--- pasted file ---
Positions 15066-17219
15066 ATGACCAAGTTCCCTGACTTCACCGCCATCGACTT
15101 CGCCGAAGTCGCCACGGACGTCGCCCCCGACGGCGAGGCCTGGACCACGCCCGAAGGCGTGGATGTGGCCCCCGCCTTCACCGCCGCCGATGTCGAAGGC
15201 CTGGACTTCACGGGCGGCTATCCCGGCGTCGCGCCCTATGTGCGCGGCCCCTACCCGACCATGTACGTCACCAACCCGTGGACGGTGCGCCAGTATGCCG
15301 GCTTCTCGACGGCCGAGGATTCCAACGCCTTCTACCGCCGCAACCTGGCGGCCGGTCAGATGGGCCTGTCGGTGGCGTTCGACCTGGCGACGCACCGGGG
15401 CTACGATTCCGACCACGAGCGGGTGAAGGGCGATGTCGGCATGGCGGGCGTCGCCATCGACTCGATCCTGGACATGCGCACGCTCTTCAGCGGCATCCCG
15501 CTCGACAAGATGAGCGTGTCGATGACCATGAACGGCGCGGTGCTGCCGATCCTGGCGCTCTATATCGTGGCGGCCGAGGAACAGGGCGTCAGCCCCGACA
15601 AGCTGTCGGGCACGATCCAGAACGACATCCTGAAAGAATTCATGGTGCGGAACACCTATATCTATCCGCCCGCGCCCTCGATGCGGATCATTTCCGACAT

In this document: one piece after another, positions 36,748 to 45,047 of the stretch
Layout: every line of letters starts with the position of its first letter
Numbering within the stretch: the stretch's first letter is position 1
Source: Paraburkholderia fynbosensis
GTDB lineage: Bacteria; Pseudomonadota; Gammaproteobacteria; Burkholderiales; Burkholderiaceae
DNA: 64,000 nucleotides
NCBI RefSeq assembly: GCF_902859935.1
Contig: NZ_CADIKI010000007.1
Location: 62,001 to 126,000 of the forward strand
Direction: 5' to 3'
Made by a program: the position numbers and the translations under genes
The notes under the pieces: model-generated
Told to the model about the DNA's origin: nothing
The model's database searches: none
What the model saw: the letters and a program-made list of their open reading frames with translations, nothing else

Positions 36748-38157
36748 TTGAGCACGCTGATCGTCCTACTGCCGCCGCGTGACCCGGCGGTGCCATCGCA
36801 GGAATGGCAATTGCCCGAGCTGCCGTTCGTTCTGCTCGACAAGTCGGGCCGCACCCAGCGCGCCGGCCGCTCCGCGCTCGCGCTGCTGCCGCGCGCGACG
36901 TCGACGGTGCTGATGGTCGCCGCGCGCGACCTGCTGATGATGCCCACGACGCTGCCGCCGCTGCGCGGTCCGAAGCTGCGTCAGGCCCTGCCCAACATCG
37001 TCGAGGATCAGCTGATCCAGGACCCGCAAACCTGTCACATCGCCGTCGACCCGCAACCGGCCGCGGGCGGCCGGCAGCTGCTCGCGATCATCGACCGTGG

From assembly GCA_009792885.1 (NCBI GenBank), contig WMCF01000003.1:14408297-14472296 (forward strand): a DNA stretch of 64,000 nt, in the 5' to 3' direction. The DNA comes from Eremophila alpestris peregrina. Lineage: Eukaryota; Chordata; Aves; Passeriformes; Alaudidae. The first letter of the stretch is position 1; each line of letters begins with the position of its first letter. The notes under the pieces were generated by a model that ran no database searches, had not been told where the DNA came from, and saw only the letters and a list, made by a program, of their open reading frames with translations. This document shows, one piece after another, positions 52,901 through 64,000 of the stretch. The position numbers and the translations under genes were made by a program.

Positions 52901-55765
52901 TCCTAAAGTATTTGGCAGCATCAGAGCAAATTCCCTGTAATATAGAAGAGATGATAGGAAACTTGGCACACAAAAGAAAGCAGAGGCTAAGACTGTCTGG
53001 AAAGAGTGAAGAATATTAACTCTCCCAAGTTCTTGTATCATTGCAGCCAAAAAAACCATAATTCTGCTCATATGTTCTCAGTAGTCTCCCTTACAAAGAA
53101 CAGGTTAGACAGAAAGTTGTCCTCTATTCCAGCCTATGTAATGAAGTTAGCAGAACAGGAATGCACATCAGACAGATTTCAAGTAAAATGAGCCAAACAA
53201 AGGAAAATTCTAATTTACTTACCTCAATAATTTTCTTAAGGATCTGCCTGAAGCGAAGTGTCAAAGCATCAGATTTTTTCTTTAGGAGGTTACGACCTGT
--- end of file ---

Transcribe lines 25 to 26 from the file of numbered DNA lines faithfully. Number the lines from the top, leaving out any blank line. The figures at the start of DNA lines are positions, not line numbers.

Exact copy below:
36748 TTGAGCACGCTGATCGTCCTACTGCCGCCGCGTGACCCGGCGGTGCCATCGCA
36801 GGAATGGCAATTGCCCGAGCTGCCGTTCGTTCTGCTCGACAAGTCGGGCCGCACCCAGCGCGCCGGCCGCTCCGCGCTCGCGCTGCTGCCGCGCGCGACG